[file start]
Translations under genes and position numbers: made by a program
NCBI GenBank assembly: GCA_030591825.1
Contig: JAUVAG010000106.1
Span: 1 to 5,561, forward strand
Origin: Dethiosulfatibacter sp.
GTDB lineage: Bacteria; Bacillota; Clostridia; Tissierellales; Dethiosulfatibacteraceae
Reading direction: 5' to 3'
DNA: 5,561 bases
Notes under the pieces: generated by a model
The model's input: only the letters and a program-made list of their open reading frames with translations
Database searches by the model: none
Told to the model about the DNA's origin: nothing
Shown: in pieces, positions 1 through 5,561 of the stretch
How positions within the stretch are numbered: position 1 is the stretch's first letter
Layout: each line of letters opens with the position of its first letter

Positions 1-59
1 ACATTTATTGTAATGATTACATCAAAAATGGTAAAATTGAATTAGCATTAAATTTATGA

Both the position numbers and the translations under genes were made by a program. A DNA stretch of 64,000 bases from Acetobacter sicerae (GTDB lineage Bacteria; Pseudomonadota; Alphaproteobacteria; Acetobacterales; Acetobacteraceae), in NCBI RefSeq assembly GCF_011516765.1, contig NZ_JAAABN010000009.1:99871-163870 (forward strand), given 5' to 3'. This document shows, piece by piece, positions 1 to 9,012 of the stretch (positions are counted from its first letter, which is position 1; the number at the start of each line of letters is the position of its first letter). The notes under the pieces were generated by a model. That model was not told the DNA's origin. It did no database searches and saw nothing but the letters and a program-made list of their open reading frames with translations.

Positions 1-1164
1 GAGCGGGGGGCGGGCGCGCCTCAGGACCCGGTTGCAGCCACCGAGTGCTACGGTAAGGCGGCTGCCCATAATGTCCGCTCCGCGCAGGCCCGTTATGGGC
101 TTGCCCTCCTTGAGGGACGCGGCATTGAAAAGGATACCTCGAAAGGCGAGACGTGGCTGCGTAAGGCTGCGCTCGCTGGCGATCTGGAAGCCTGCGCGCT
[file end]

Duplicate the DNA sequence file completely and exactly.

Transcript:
Translations under genes and position numbers: made by a program
NCBI GenBank assembly: GCA_030591825.1
Contig: JAUVAG010000106.1
Span: 1 to 5,561, forward strand
Origin: Dethiosulfatibacter sp.
GTDB lineage: Bacteria; Bacillota; Clostridia; Tissierellales; Dethiosulfatibacteraceae
Reading direction: 5' to 3'
DNA: 5,561 bases
Notes under the pieces: generated by a model
The model's input: only the letters and a program-made list of their open reading frames with translations
Database searches by the model: none
Told to the model about the DNA's origin: nothing
Shown: in pieces, positions 1 through 5,561 of the stretch
How positions within the stretch are numbered: position 1 is the stretch's first letter
Layout: each line of letters opens with the position of its first letter

Positions 1-59
1 ACATTTATTGTAATGATTACATCAAAAATGGTAAAATTGAATTAGCATTAAATTTATGA

Both the position numbers and the translations under genes were made by a program. A DNA stretch of 64,000 bases from Acetobacter sicerae (GTDB lineage Bacteria; Pseudomonadota; Alphaproteobacteria; Acetobacterales; Acetobacteraceae), in NCBI RefSeq assembly GCF_011516765.1, contig NZ_JAAABN010000009.1:99871-163870 (forward strand), given 5' to 3'. This document shows, piece by piece, positions 1 to 9,012 of the stretch (positions are counted from its first letter, which is position 1; the number at the start of each line of letters is the position of its first letter). The notes under the pieces were generated by a model. That model was not told the DNA's origin. It did no database searches and saw nothing but the letters and a program-made list of their open reading frames with translations.

Positions 1-1164
1 GAGCGGGGGGCGGGCGCGCCTCAGGACCCGGTTGCAGCCACCGAGTGCTACGGTAAGGCGGCTGCCCATAATGTCCGCTCCGCGCAGGCCCGTTATGGGC
101 TTGCCCTCCTTGAGGGACGCGGCATTGAAAAGGATACCTCGAAAGGCGAGACGTGGCTGCGTAAGGCTGCGCTCGCTGGCGATCTGGAAGCCTGCGCGCT